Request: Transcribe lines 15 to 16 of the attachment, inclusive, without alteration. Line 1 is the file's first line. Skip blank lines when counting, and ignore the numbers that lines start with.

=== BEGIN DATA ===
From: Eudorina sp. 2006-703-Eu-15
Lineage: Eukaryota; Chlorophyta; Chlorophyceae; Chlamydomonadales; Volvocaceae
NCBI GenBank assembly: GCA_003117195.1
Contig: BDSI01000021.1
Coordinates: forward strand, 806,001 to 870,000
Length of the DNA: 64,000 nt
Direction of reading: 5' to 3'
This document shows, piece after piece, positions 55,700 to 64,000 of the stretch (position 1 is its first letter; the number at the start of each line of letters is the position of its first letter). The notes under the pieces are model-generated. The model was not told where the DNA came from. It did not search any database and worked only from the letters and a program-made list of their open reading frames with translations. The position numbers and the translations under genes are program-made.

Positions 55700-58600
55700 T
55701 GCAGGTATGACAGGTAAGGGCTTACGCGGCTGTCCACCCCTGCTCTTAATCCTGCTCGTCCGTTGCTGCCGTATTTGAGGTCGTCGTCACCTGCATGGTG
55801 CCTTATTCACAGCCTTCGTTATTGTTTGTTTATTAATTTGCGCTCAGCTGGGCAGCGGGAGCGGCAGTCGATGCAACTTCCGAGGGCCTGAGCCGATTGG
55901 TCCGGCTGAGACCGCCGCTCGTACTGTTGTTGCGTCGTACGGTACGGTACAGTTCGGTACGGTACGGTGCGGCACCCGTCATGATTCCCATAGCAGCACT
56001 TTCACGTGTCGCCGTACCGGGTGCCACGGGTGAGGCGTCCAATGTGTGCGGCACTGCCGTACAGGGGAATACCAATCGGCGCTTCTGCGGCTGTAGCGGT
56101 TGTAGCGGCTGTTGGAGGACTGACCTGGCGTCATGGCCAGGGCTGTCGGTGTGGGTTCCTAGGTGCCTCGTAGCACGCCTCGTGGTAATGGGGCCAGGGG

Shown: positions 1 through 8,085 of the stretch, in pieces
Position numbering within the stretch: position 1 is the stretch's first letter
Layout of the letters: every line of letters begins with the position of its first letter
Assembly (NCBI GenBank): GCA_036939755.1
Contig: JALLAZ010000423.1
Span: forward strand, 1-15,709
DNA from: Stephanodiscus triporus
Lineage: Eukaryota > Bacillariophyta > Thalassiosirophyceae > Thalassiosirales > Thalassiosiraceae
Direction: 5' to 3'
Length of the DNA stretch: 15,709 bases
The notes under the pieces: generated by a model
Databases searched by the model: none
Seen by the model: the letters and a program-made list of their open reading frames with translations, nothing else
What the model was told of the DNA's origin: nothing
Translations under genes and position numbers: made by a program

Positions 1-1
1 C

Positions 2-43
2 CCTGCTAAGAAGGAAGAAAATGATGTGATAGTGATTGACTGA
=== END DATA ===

56101 TGTAGCGGCTGTTGGAGGACTGACCTGGCGTCATGGCCAGGGCTGTCGGTGTGGGTTCCTAGGTGCCTCGTAGCACGCCTCGTGGTAATGGGGCCAGGGG

Shown: positions 1 through 8,085 of the stretch, in pieces